Instructables
Picture of Faux Stained Glass
Make fake stained glass with hot glue, plexiglass, and paint! Cheap, easy, and pretty.

Supply list:
Hot Glue Gun
Black Hot Glue
Glass Paints
Paper
Thick Marker
Tape
Plexiglass (you can use glass, but it is heavy!)
 
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Step 2: Make your design

Picture of Make your design
Draw your design on a sheet of paper with a fat marker. You want to use a fat marker because if you can't make the detail with a fat marker then you won't be able to make it with a thick stream of hot glue either.

Once the design is complete roll some tape and put it on the front of your design.

Step 3: Tape design and begin drawing with hot glue

Picture of Tape design and begin drawing with hot glue
Tape your design to the back of your plexi glass. Begin to draw on the front of the glass with your black hot glue. The hot glue really likes sticking to the plexi glass so get comfy drawing with the hot glue on a test piece of paper first. You can scrape the hot glue off of the plexi glass, but it is a bit of work.

Step 4: Remove design

Picture of Remove design
Done tracing the design! I've removed the paper from the back. I also used a piece of glass for the eye. Using glass stones can get some really cool looks. I glued the glass on with clear hot glue then drew around it with black. That way it wouldn't shift around while I worked.

Step 5: Add color

Picture of Add color
Bust out the paints and begin coloring!

Step 6: Let paint dry

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Voila, stained glass Charr head!

This picture has only a single layer of glass paint. It looks okay, but for better colors and less paint brush streaks do several layers of paint.
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I saw some really enchanting LOZ The Windwaker stained glass panels that I think you could buy somewhere. Maybe I could make my own poor person's version. I might also want to try doing a church-themed panel for one of my church-going friends. This might be a silly question, but could there ever be a problem with the glue melting in the sun or a hot garage? Very nice job, by the way.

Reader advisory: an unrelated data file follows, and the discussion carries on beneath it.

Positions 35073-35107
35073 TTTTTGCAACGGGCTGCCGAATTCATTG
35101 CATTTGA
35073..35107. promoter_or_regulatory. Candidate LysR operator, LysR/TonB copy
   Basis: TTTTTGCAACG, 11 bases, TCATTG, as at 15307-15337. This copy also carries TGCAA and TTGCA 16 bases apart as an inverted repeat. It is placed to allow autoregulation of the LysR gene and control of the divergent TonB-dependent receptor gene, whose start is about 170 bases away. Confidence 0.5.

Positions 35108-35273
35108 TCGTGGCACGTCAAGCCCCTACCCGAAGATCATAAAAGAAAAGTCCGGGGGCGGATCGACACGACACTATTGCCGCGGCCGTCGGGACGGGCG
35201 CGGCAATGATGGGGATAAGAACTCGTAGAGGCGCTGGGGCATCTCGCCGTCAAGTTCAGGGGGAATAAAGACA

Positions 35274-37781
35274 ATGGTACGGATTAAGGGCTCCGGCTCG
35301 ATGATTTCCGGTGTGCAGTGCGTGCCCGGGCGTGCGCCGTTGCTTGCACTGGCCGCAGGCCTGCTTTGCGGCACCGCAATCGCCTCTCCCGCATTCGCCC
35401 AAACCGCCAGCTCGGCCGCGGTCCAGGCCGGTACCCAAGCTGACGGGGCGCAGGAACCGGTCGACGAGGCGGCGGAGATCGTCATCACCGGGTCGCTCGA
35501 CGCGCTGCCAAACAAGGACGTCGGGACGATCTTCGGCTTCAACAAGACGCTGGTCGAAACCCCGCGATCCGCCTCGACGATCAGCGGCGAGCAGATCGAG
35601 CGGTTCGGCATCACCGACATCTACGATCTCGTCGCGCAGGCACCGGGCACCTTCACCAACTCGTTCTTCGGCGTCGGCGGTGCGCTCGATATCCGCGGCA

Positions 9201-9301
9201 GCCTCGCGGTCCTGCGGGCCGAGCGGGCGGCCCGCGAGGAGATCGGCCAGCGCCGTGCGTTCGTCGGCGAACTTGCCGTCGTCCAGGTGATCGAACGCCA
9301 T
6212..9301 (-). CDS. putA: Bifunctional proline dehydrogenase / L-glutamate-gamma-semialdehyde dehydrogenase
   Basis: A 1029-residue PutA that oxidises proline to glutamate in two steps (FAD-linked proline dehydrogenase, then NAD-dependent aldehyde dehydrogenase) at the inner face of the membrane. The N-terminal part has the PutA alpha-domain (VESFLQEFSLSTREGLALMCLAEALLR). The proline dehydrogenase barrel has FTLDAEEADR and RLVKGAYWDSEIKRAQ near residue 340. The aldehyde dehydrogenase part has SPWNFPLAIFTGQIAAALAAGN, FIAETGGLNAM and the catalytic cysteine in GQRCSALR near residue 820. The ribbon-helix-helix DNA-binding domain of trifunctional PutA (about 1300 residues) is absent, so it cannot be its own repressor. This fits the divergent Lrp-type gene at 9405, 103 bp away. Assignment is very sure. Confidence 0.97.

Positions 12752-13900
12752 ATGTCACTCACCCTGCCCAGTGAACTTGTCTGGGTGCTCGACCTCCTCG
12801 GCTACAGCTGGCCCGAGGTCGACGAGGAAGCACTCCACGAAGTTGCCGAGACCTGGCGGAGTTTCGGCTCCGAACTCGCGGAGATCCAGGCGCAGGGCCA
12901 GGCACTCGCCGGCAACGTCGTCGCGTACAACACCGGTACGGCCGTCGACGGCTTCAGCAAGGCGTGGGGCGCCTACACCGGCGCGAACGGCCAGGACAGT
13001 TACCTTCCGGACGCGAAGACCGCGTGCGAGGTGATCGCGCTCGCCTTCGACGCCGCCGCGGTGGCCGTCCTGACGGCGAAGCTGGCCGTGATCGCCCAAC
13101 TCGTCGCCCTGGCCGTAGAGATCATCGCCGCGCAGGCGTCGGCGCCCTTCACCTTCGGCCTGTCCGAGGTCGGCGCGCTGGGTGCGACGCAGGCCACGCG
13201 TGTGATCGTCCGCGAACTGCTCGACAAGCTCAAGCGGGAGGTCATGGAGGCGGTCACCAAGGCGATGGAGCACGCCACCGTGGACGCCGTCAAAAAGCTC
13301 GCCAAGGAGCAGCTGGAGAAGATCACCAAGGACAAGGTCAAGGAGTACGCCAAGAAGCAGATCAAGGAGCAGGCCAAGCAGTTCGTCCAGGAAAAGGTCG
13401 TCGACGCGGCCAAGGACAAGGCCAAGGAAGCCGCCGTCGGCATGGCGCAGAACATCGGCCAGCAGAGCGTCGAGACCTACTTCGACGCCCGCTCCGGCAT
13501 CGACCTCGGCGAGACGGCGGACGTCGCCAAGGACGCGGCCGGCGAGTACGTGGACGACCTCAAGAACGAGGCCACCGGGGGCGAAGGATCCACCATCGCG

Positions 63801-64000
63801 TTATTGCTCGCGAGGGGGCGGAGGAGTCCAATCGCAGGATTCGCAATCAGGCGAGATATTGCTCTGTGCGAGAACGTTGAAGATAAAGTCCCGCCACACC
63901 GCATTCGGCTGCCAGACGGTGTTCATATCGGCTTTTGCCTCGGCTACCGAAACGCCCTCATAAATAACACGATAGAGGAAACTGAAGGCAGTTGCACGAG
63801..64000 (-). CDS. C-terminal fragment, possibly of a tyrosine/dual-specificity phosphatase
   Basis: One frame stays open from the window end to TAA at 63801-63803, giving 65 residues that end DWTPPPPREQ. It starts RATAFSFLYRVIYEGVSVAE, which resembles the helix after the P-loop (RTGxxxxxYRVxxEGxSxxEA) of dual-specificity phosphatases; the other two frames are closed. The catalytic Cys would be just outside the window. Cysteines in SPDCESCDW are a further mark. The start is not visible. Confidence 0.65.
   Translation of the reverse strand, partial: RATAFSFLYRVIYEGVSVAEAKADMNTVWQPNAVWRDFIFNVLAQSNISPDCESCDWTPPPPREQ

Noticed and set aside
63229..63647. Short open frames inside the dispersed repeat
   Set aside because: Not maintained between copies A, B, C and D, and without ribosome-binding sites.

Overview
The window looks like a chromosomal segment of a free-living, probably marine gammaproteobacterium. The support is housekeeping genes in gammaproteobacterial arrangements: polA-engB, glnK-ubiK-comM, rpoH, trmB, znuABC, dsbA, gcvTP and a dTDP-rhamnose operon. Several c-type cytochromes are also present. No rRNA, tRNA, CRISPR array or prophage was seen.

goosezilla (author)  bathsheba_everdene11 months ago
Most glue melts between 250 and 380 farenheight. So plan your work around those temps. For most people those should be very flexible temperatures to work with. A hot roof in a Texas summer may not be suitable.
Ha ha! Thanks.
Erchan5 months ago

Really cool project. I like it too much. It's good for wall art too.

Madkins0075 years ago
If you search 'black hot glue', you'll find places like Direct Depot that saell it for about $10-15 for 10 sticks or so. Great instructable! Most 'paint stain glass' instructions make you buy 'liquid lead' or something similar for the lines- I like the hot glue option!
goosezilla (author)  Madkins00711 months ago
Try adding the word bulk to your search for cheaper results.
bearcat735 years ago
Just an FYI, you can buy glass paint and faux leading paint at any craft store and it is pretty cheap. It is made by Plaid and called "Gallery Glass". The faux lead is called "liquid leading" and is less than $5 a bottle. I did cabinet doors last year. It's a lot of fun!!
cab window 3.jpgcab window in progress.jpg
Those are gorgeous!!!
cute glass print

Hi
I saw your cabinet doors done with glass paints.  I would like to know how you got the back ground effect.  It has a blurry background which looks very effective so how did you do that.  And a friend of mine had done glass painting and in the end all the coloured areas were not smooth but the paint had an effect like a honey comb.  do you know how to achieve that.

I like the Charr design :)
jakyo3 years ago
I love this idea ,and i am definitely going to try this *** thanks **** :-)
EoghanInAus3 years ago
I absolutely love it. I started doing projects with my daughter using this idea, she is always testing my copying skills and soon she will be doing these for herself. Well Done!!
michaelp6 years ago
This is a great idea. Another temporary "stained glass" treatment is to stretch clear plastic on a frame (PVC), draw on the pattern on the plastic, cut tissue paper to match the pattern, then using spray glue attach the tissue to the plastic. Go over the joint lines with a black marker and voila. When lit from behind they look pretty good. Great for large. lightweight, displays. The pictures actual sizes are 5 feet x 10 feet.
goosezilla (author)  michaelp6 years ago
Sounds fun! THough I think liquid lead or the hot glue technique here would still be better than the marker, they give that 3d leaded look and are completely opaque. Markers I've tried out still let light through, though maybe a paint marker would work?